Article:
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Eads v. Heritage Enterprises

Illinois Appellate Court


September 26, 2001

BETTY LOU EADS, PLAINTIFF-APPELLANT
v.
HERITAGE ENTERPRISES, INC.; RUTLEDGE JOINT VENTURES, LLC, D/B/A MEMORIAL CONTINUCARE; AND MEMORIAL HEALTH VENTURES, DEFENDANTS-APPELLEES

Appeal from Circuit Court of Sangamon County No. 99L190 Honorable Robert J. Eggers, Judge Presiding

The opinion of the court was delivered by: Justice Myerscough

Released for publication October 30, 2001.

BETTY LOU EADS, PLAINTIFF-APPELLANT
v.
HERITAGE ENTERPRISES, INC.; RUTLEDGE JOINT VENTURES, LLC, D/B/A MEMORIAL CONTINUCARE; AND MEMORIAL HEALTH VENTURES, DEFENDANTS-APPELLEES

Appeal from Circuit Court of Sangamon County No. 99L190 Honorable Robert J. Eggers, Judge Presiding

The opinion of the court was delivered by: Justice Myerscough

PUBLISHED

 In September 1999, the trial court dismissed the first-amended complaint of plaintiff, Betty Lou Eads, and allowed her 90 days within which to file a second-amended complaint. In November 1999, the trial court granted Eads leave to seek interlocutory review under Supreme Court Rule 308 (155 Ill. 2d R. 308) from this court to answer a certified question. We answer the question in the negative and remand for further proceedings.

I. BACKGROUND

In June 1998, Eads was a resident of Memorial ContinuCare (ContinuCare), an extended-term nursing facility owned and operated by defendants, Heritage Enterprises Inc., Rutledge Joint Ventures, LLC, d/b/a Memorial ContinuCare, and Memorial Health Ventures. During her stay at ContinuCare, Eads fell and fractured her hip while attempting to use a rest room. In May 1999, Eads filed suit against defendants, alleging numerous causes of action, including breach of contract and fiduciary duty, res ipsa loquitur, and violations of the Nursing Home Care Act (Nursing Home Act) (210 ILCS 45/3-601 (West 1998)).

Defendants filed a motion to dismiss pursuant to section 2-613(a) of the Code of Civil Procedure (Code) (735 ILCS 5/2-613(a) (West 1998)). The trial court granted defendants' motion to dismiss, finding that Eads' complaint improperly commingled causes of action in violation of section 2-613 of the Code but granted Eads leave to replead.

In July 1999, Eads filed a three-count amended complaint, alleging only that defendants acted negligently under the Nursing Home Act. In her amended complaint, Eads alleged that she became feverish, weak, confused, and unsteady on her feet, suffered hallucinations, and was unable to comprehend verbal instructions. Eads claims that the ContinuCare staff members knew of her weakened condition and that she was unsteady, unresponsive, and disoriented, yet permitted her to repeatedly get out of bed, without assistance, to use the bathroom. Eads further claims that defendants were negligent by failing to (1) adequately supervise her activity, (2) ensure that she did not walk without assistance, (3) respond to her call light when she requested assistance, (4) equip her bed with a pressure release to alert staff that Eads had risen from her bed, and (5) adequately staff the facility to ensure appropriate assistance would be provided.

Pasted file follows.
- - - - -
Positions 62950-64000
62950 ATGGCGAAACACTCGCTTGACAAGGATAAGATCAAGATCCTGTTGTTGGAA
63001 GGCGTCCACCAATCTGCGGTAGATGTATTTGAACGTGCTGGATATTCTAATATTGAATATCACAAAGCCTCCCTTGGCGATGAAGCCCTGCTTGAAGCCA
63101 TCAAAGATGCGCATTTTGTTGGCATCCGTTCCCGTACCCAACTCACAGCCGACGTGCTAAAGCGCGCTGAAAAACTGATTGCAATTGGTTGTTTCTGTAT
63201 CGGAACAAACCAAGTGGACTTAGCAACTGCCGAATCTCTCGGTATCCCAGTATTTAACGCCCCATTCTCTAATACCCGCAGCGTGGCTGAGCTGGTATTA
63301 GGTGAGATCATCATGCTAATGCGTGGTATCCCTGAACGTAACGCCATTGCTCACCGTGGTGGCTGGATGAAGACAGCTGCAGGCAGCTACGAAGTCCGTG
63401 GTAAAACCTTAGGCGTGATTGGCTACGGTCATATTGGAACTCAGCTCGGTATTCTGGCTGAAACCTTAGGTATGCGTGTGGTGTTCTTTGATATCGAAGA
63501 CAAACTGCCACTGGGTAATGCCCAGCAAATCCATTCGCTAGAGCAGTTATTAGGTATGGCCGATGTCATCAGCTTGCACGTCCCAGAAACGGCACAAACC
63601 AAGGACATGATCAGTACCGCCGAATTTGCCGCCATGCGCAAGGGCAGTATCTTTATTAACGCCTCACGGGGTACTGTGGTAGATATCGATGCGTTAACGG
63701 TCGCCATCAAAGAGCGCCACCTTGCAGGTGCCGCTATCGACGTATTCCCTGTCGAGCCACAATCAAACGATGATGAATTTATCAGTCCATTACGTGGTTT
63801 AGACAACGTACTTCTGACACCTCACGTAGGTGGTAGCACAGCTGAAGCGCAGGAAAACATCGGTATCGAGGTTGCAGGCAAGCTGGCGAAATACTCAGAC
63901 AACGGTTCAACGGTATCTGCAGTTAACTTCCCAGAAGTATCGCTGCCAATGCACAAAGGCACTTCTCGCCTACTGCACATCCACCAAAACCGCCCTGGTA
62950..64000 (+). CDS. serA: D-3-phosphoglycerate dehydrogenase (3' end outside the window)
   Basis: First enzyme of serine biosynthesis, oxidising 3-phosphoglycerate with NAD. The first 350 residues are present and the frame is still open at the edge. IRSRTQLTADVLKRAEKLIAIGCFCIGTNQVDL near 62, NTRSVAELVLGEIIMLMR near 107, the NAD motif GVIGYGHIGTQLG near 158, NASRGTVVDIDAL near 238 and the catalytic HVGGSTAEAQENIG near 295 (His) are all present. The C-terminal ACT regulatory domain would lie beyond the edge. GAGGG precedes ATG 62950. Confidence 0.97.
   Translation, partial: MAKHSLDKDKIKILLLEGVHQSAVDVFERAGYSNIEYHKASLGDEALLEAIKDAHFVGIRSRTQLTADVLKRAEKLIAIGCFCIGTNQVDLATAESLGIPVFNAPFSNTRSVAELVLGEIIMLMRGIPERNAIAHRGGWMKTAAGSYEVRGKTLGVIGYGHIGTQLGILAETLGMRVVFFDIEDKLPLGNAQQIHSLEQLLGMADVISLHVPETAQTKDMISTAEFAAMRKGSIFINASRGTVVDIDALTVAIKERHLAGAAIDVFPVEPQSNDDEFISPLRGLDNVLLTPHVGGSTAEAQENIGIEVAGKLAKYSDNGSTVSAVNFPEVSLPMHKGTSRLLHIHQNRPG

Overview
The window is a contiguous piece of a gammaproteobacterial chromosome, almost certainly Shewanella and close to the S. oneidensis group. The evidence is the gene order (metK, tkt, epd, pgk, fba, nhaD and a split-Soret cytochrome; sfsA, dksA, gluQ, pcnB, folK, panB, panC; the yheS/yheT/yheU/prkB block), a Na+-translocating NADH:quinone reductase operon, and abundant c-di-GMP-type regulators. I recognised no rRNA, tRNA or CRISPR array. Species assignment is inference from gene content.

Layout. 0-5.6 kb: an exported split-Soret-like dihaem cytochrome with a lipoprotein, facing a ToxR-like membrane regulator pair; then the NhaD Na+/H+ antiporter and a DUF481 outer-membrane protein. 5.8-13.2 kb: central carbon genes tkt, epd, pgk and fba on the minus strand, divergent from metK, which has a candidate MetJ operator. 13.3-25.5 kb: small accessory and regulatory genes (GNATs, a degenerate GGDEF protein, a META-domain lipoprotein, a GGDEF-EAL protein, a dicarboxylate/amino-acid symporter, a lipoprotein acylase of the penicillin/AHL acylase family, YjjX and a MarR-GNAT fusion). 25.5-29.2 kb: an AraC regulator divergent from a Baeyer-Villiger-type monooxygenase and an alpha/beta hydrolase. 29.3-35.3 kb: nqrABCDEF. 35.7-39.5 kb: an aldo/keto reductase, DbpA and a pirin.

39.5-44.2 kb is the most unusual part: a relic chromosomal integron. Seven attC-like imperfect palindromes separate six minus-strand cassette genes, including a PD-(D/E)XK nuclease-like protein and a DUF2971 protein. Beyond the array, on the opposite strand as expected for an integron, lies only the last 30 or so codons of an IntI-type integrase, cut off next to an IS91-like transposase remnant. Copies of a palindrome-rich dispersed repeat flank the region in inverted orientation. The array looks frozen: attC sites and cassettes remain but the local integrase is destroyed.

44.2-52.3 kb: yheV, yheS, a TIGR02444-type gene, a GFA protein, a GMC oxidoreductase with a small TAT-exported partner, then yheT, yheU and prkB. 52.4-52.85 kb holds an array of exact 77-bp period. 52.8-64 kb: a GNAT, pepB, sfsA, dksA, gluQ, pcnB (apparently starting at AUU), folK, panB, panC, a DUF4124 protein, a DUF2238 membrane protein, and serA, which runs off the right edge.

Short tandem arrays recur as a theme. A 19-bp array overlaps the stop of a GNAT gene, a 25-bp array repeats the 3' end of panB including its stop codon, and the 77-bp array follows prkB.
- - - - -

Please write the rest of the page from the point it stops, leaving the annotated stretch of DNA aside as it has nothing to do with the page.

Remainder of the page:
Defendants again moved to dismiss Eads' amended complaint (735 ILCS 5/2-622(g) (West 1998)), arguing that her claim sounded in "healing art malpractice." Specifically, defendants complained that Eads must (1) attach an affidavit attesting that she or her attorney had spoken with a qualified physician who thought her claims were meritorious and (2) include a copy of the physician's written report made after reviewing Eads' medical records. 735 ILCS 5/2-622(a) (West 1998). Eads responded that her claims were not "healing art malpractice" claims but were negligence claims specifically allowed by the Nursing Home Act (210 ILCS 45/3-601 (West 1998)); therefore, she was not obligated to file an accompanying affidavit and written physician's report.

In November 1999, the trial court granted defendants' motion and dismissed Eads' amended complaint but granted her leave to replead. Eads chose instead to seek interlocutory review under Supreme Court Rule 308 (155 Ill. 2d R. 308). This appeal followed.

II. ANALYSIS

A. The Certified Question

The trial court certified the following question:

"In a case where the [p]laintiff has sued a nursing home for injuries sustained as a result of alleged violations by the nursing home, its staff[,] and employees, of the [Nursing Home Act] and the regulations promulgated pursuant thereto [77 Ill. Adm. Code §300 et seq. (West 2001)], is the [p]laintiff required to comply with the mandates of [section 2-622 of the Code]?"

Plaintiff urges this court to answer this certified question in the negative, arguing that requiring plaintiffs who file a cause of action pursuant to the Nursing Home Act to comply with section 2-622 of the Code would nullify the purpose of the Nursing Home Act. In addition, Eads argues that the Nursing Home Act and section 2-622 are irreconcilably in conflict. We agree with both propositions for the following reasons.

B. The Purpose of the Statutes

After reviewing the purpose of each statute, we conclude that their purposes are opposite. The Nursing Home Act encourages litigation against owners and licensees of a nursing home for the protection of nursing home residents, and section 2-622 discourages litigation in the area of medical malpractice.